What are hydrocarbons for?

Hydrocarbons are a composition of organic elements that have different mixtures of carbon and hydrogen, appearing in nature as gases, fats, liquids and sometimes in a solid state. The main representative of hydrocarbons is crude oil, in any of its presentations, and natural gas, which has a combination of different hydrocarbons.

Many of the items that are used daily are items that have been obtained from hydrocarbons. It is not only fuel that they provide, since through the petrochemical industry and after being subjected to various transformation processes, it can be produced for example: plastic, detergents, insecticides, products of the pharmaceutical industry, various types of fuel, etc. . In short, hydrocarbons serve as the fundamental energy support for industries and homes.

Importance of hydrocarbon derivatives

Hydrocarbons are arguably the most widely used organic compounds, because they have become the driving force in the Western world. The importance of hydrocarbons lies in how its derivatives are used and the impact it has on people’s daily lives.

For example, hydrocarbons are used particularly as fuel. The components of natural gas (methane, ethane and butane), serve as fuel for internal combustion engines, heating systems, and even for pocket lighters. Now with saturated hydrocarbons you can make organic solvents, transportation fuels and cleaners.

One of the derivatives of petroleum is gasoline, which is very versatile in terms of its use, since it can be used in all types of transport such as light and heavy vehicles, cutters and electric power generators, among others. The heaviest hydrocarbons are used for diesel and jet fuels. While hydrocarbons with larger molecules are used to make lubricants, greases, waxes, asphalt for roads, etc.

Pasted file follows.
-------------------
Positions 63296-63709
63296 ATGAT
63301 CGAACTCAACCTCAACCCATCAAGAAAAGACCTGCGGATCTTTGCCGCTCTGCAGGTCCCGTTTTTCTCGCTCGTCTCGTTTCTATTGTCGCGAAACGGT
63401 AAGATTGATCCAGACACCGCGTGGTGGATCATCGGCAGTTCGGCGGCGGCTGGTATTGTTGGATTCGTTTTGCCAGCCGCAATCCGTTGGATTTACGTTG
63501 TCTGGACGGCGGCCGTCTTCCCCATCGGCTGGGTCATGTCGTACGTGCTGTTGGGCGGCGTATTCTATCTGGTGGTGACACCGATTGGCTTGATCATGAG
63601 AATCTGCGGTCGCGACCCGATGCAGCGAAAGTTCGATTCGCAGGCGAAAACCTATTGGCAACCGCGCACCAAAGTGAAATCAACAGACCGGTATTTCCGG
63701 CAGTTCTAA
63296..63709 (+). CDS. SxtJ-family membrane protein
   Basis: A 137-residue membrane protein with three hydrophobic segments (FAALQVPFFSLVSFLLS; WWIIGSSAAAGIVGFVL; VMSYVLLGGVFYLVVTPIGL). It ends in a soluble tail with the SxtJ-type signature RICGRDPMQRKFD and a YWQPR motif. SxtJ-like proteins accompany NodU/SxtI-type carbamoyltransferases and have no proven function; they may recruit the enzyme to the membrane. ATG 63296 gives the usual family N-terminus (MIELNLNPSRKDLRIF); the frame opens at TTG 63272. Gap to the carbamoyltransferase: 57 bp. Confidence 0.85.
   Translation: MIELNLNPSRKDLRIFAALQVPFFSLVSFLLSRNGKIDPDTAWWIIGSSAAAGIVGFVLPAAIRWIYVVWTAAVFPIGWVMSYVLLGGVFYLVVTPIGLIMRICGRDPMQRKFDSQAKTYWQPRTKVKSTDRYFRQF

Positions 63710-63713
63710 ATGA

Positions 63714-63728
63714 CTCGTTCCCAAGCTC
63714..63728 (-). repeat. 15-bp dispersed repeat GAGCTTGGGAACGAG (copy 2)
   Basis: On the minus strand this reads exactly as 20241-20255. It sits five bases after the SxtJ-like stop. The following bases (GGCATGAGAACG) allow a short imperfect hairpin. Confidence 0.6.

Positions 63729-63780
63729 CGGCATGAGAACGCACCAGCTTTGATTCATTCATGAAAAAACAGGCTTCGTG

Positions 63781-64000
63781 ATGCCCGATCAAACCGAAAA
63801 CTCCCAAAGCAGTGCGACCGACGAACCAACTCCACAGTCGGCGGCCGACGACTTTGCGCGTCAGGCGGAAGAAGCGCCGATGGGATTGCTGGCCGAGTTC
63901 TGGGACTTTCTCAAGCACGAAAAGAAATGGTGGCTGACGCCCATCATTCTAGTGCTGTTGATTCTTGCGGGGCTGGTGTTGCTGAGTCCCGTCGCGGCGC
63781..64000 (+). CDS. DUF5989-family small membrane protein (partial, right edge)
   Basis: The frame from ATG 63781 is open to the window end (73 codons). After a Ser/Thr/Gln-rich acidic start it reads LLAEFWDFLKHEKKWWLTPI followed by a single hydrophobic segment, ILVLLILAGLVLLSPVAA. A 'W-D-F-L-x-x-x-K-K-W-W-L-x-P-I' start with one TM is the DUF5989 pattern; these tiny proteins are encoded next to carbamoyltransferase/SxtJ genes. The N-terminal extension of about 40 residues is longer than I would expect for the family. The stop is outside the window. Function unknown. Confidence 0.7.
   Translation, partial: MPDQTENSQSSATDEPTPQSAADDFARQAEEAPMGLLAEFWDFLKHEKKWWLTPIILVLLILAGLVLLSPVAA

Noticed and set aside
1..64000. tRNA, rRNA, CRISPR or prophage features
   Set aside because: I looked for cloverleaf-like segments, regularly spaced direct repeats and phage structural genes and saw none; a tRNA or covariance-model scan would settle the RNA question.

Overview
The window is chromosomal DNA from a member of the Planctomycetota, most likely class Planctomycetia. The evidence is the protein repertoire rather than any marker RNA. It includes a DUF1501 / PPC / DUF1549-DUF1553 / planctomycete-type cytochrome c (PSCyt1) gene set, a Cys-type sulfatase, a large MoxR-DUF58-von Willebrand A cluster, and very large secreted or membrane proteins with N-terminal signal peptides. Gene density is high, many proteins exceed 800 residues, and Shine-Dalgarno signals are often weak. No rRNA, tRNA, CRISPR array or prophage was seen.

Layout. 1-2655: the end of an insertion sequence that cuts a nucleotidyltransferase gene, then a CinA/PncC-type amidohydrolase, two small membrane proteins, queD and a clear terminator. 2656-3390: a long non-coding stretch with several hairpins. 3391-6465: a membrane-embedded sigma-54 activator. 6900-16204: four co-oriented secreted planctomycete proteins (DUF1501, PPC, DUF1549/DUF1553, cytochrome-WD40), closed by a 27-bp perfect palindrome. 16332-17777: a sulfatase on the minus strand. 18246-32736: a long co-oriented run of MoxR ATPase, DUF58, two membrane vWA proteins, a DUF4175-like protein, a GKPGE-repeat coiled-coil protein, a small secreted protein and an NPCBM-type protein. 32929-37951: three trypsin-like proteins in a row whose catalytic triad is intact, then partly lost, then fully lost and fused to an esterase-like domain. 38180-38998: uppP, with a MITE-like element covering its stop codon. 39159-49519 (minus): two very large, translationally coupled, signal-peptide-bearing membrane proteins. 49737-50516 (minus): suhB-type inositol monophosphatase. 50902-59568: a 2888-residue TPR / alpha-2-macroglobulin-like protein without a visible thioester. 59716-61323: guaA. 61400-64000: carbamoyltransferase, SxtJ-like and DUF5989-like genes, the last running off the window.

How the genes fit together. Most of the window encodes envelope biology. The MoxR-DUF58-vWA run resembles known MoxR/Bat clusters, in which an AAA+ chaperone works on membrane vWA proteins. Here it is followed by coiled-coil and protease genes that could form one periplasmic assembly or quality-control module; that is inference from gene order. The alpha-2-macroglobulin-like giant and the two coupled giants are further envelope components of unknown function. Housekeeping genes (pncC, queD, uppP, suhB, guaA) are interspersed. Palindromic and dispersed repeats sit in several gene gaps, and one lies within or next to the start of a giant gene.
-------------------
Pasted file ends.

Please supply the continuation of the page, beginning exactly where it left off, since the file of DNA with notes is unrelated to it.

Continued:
Types of hydrocarbons.

These are divided into aliphatic hydrocarbons and aromatic hydrocarbons:

Aliphatic Hydrocarbons:

They are organic compounds made up of carbon and hydrogen with a non-aromatic character. The simplest of this group are the cycloalkanes, called saturated hydrocarbons, which have the ability to form a chain in a linear manner.

However, its structure is constituted only by carbon atoms, which are coupled to each other through simple bonds with the shape similar to a ring. There are compounds that have several rings, called polycyclic compounds.

Aromatic Hydrocarbons

An aromatic hydrocarbon is a reconciled cyclic organic compound where its stability is greater due to the electronic delocalization of π bonds. The name of Aromatic Hydrocarbons was related to a mineral tar product called benzene, and its derivatives.